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Hubble Spies star spiral galaxy throws a Coma cluster (and loses gas, too)



Hubble Spies star spiral galaxy throws a Coma cluster (and loses gas)

From the spiral galaxy D100 comes a glowing red gaseous hydrogen gas flowing towards the center of the giant coma galaxy. Shining blue clusters of young stars can be seen near the center of the tail where there is still enough hydrogen gas to fuel the formation of stars.

Credit: Hubble image: NASA, ESA, M. Sun (University of Alabama) and W. Cramer and J. Kenney (Yale University); Picture of Subaru: M. Yagi (National Astronomical Observatory of Japan)

NASA's Hubble Space Telescope captured a stunning new look at the spiral galaxy that was approaching the massive Coma galaxy and is stripped of its gas.

The spiral galaxy, called the D100, is gravitationally towed toward the dense center of the Coma cluster, some 330 million light-years from Earth. As the galaxy plunges toward the star cluster, it releases its gas and creates a long, thin tail that extends about 200,000 light-years – nearly the width of two Milky Way Galaxies, according to NASA's statement.

The tail of the galaxy consists of dust and hydrogen gas. Once a galaxy passes through the intergalactic material around a cluster, gas and dust are brought out of the galaxy. [Celestial Photos: Hubble Space Telescope’s Latest Cosmic Views]

The D100 eventually exhausts the gaseous hydrogen that the galaxy needs to create new stars and become a dead relic.

"This galaxy stands out as a particularly extreme example of processes common in massive clusters where the galaxy comes out of a healthy spiral full of star formation on the red and dead galaxies," said William Cramer, lead author of the study and scientist at Yale University in Connecticut. "The spiral arms will disappear and the galaxy will be left without gas and only the old stars." This phenomenon has been known for decades, but Hubble provides the best images of the galaxies that are going through this process.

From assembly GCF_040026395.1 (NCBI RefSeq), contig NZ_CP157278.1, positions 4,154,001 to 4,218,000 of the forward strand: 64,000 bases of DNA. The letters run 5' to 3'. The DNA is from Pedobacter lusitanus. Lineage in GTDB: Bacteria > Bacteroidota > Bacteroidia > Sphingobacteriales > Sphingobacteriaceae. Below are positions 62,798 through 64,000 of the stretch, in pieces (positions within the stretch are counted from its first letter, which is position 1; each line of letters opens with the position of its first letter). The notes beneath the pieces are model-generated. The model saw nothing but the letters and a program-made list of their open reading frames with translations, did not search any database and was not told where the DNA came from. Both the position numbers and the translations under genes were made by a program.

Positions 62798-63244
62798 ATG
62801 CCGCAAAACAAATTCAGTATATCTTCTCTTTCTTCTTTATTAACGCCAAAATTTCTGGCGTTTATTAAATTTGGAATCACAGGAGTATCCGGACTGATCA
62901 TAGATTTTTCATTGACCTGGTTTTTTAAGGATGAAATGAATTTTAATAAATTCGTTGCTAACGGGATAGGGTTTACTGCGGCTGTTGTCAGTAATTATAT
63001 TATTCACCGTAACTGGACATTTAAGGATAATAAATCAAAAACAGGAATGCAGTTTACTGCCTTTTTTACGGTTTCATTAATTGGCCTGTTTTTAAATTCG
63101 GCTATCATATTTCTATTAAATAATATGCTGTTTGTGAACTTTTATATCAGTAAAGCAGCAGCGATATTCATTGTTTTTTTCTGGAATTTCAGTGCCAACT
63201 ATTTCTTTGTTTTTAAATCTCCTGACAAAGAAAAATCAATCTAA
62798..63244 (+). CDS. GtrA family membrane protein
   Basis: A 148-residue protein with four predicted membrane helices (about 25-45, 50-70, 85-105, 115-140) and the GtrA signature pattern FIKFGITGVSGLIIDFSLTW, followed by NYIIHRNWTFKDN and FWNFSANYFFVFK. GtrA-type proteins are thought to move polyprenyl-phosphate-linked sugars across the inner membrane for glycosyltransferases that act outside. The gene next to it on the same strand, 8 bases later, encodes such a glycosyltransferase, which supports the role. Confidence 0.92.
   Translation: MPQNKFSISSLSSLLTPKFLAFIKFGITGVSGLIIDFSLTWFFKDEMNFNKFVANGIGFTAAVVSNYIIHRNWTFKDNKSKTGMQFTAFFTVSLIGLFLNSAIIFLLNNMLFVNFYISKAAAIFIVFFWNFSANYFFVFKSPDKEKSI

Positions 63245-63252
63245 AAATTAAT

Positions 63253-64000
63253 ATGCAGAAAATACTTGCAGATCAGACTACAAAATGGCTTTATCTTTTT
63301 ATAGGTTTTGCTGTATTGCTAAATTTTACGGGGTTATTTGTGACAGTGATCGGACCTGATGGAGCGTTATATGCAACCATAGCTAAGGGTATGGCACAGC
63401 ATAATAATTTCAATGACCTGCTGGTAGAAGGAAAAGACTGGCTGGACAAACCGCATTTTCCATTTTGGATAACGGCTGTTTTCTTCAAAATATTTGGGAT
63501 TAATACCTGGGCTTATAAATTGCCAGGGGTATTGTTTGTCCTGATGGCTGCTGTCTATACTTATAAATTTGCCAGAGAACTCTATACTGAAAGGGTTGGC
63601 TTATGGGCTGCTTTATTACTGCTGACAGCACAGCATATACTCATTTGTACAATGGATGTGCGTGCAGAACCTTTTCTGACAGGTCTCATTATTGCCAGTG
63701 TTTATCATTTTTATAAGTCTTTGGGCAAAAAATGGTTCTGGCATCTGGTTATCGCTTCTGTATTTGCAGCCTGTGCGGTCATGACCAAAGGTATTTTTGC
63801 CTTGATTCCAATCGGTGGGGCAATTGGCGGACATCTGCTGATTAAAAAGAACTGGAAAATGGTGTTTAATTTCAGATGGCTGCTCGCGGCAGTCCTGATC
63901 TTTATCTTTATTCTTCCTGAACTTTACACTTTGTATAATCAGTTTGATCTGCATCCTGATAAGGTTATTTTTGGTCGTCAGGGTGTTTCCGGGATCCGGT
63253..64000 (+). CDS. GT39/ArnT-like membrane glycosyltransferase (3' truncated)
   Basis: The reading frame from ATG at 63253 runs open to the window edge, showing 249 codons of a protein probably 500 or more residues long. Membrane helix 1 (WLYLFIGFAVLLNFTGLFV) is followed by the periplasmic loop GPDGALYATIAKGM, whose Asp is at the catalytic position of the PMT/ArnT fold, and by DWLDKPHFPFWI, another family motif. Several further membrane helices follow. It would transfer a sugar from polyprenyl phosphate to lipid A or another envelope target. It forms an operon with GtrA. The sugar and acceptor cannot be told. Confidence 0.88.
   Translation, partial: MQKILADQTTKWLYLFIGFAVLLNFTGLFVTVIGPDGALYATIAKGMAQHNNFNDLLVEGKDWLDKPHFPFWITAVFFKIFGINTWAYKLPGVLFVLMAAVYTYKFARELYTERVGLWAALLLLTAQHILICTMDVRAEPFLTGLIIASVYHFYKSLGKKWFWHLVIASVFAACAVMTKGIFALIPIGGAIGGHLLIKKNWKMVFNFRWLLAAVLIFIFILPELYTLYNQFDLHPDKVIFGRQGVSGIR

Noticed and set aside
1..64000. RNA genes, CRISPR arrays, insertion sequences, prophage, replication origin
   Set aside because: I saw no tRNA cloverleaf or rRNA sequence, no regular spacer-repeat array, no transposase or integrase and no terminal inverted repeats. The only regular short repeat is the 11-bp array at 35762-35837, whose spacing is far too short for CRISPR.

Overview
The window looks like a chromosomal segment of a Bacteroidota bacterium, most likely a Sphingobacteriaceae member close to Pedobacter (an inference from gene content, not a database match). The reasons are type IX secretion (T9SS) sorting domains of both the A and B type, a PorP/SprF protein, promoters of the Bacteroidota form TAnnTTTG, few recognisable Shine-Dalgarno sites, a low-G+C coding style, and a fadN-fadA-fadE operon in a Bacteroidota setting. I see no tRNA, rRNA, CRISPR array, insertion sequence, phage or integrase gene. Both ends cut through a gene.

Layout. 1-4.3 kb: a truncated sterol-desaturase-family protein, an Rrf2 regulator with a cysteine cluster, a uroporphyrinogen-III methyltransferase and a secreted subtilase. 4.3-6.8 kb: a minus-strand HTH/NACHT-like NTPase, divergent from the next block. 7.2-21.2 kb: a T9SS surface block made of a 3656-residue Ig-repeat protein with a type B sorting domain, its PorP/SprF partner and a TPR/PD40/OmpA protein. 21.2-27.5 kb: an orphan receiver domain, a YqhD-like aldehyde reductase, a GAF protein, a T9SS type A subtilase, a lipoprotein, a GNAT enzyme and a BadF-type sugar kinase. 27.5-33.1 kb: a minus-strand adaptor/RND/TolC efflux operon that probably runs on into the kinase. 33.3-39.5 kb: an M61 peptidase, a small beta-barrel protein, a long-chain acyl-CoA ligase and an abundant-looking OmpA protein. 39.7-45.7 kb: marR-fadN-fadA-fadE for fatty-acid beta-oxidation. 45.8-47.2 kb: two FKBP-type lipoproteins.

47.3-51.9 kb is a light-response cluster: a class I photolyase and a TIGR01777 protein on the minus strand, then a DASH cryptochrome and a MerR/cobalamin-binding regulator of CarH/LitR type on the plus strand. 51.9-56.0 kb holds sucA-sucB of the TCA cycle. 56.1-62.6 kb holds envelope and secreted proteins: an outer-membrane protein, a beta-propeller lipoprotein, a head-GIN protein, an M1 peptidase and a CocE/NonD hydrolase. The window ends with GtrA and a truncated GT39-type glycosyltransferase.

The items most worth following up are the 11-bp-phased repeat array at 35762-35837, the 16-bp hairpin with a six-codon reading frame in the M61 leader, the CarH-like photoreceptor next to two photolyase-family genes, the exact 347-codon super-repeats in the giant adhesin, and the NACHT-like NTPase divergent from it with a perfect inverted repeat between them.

Scientists estimate that the D100 process takes about 300 million years.

While the D100 is one of many galaxies in this situation, one factor distinguishes it from the others that astronomers have seen and modeled: D100's tail is much smoother and well-defined than most of these galaxies, according to the study.

The spiral galaxy D100 (right-right) is deprived of its gas as it falls into the center of the Coma galaxy cluster of the Hubble Space Telescope. The brown stripes near the D100 are stripped of gas from the galaxy.

The spiral galaxy D100 (right-right) is deprived of its gas as it falls into the center of the Coma galaxy cluster of the Hubble Space Telescope. The brown stripes near the D100 are stripped of gas from the galaxy.

Credit: NASA, ESA, M. Sun (University of Alabama) and W. Cramer and J. Kenney (Yale University)

"It's a surprise because such a tail can not be seen in most computer simulations." Most galaxies that are going through this process are more of a mess, "says Jeffrey Kenney, co-author of the study at Yale University. declaration. "The clean edges and fiber structures of the tail indicate that the magnetic field plays a prominent role in its formation." "Computer simulations show that the magnetic field forms the fibers in the tail gas." "Without magnetic fields, the tail is more lumpy than fibrous."

Hubble data showed that the gas separation process began at the outer edges of the galaxy and is now moving towards the center. The hot, shining blue stars of young stars appear in the image, the lightest such collapse in the middle of the tail, where there is still enough hydrogen gas to drive star formation, according to the statement.

Researchers, however, estimated that for hundreds of millions of years, the D100 will lose its spiral structure and will consist only of old red stars. The findings were published on January 8 in the Astrophysical Journal.

Watch Samantha Mathewson @ Sam_Ashley13. Follow us @Spacedotcom, Facebook and Google+. Original article on Space.com.


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